Deva Hupaylo: "Mental waves upon awaking from long stupor"
My old Ozark friend Deva Hupaylo, who is currently living in Connecticut and has recently recovered from a month-long bout with Lyme disease, has sent me an email titled "Mental waves upon awaking from long stupor," which opens with a medical interview conducted by a doctor at a mental health clinic who seems to have wanted to study those 'mental' waves:
Yesterday, while being interviewed to participate in a brain imaging research study at Yale Mental Health Hospital, a nice doctor asked questions like "Do you have any metal implants?" "Do you have medical insurance?" (that one made me cautious...) and "What is your religion?"The big question . . . but as a query about Deva's ultimate 'insurance', it might pose even more alarming concerns about the safety of this good doctor's brain imaging research study!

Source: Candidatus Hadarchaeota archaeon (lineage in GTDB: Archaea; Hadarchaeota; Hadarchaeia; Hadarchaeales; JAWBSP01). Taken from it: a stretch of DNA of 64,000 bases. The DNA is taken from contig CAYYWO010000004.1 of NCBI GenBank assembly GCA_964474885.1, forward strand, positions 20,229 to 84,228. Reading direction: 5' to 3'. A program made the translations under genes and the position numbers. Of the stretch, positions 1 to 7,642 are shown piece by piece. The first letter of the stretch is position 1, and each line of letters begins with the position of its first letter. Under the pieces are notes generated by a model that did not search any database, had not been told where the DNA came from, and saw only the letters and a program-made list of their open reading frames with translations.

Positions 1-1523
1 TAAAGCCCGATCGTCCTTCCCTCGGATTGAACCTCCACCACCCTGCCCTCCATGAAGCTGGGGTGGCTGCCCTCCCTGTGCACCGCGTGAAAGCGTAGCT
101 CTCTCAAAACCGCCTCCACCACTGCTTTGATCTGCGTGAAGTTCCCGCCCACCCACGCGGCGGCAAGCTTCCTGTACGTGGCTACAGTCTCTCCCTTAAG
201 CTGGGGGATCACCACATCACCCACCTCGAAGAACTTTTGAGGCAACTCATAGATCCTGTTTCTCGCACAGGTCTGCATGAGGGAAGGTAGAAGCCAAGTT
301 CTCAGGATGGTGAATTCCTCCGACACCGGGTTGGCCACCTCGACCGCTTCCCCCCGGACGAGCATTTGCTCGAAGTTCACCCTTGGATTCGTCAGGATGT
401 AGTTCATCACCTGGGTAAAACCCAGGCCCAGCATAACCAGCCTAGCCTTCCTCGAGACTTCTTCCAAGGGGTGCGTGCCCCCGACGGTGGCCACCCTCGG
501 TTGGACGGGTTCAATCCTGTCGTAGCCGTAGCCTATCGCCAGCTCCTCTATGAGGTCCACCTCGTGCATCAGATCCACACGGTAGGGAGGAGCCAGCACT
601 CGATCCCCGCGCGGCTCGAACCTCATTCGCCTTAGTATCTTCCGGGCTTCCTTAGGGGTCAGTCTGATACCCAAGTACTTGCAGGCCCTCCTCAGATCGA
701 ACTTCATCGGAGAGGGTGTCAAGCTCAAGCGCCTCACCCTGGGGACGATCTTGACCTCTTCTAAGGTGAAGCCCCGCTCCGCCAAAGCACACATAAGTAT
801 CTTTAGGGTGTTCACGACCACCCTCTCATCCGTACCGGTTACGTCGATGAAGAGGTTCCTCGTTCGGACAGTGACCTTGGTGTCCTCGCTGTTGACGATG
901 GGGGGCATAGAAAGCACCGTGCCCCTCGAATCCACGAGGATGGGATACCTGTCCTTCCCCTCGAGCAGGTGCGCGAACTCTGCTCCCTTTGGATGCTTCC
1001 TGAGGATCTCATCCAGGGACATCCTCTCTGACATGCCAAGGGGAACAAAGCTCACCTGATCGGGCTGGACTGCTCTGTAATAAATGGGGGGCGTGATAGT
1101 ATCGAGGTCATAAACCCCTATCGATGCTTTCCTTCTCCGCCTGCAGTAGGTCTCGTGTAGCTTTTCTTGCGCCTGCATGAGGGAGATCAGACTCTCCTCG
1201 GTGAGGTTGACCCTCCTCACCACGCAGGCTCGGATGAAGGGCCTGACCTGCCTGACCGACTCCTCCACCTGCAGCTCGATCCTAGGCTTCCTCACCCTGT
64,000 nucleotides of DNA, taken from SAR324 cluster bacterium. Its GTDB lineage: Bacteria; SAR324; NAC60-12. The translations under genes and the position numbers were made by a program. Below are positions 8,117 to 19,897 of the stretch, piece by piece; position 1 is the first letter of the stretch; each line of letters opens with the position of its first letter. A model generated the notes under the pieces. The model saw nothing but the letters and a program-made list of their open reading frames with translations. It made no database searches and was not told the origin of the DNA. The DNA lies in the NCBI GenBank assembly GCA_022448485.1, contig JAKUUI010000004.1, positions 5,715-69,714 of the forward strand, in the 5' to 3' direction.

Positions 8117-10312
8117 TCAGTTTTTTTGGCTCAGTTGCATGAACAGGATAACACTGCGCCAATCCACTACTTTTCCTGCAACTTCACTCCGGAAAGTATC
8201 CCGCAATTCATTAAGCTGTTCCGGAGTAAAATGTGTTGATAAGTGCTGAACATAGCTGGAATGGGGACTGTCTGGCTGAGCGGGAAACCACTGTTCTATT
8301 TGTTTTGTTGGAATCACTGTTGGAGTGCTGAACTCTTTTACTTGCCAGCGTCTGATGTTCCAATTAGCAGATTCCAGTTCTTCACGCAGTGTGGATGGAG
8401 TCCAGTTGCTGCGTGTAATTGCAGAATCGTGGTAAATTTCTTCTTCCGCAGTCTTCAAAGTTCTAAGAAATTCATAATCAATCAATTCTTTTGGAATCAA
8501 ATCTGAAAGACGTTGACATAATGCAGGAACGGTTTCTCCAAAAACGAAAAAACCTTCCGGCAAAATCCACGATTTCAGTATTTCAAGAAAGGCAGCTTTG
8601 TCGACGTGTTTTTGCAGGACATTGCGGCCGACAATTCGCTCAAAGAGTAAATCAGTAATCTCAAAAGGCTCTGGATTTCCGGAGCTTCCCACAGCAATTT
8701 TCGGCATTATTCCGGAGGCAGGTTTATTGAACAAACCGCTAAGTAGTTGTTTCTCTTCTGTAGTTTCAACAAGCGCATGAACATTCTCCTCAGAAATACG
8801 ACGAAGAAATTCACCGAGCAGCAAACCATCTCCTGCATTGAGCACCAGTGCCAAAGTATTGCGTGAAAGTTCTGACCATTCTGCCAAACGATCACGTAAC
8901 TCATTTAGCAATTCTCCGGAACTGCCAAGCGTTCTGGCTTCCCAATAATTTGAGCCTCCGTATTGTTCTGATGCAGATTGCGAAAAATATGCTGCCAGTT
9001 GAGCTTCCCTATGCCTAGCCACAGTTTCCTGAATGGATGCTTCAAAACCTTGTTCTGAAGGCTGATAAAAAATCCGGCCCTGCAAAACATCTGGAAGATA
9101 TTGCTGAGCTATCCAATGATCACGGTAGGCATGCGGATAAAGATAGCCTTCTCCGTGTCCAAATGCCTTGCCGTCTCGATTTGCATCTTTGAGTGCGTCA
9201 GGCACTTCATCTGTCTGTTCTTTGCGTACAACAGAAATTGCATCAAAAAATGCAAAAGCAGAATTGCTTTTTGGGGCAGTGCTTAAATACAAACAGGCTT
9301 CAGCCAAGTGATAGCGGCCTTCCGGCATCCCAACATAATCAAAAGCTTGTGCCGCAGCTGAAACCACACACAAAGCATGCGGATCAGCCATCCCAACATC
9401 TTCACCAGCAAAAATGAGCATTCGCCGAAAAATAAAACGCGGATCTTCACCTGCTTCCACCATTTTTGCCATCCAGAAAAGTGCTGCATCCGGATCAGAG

Knowing that he expected another one word response to that last broad topic, I declined to answer. He persisted by asking, "What gives you hope?"Perhaps the doctor should have asked about "ultimate meaning," but he didn't, so Deva was stuck with his query about what gives her "hope":
Now that is a hot topic with me. I thought about how I cringe when one of the managers I work with says, "I hope the project finishes on time." Or "I hope to stay under budget."
What I hear is, "I take no responsibility for the outcome. I have done nothing to plan for unforeseen events. I have no contingency plan. Pay me anyway for my inability to accomplish my task."
What I said was, "Good long term financial planning???"But that was just Deva playing comedian . . . like Bob Hope. However, she'd already gone four words over the one-word limit, so she couldn't answer the doctor in full. She therefore turns to me, a different sort of doctor: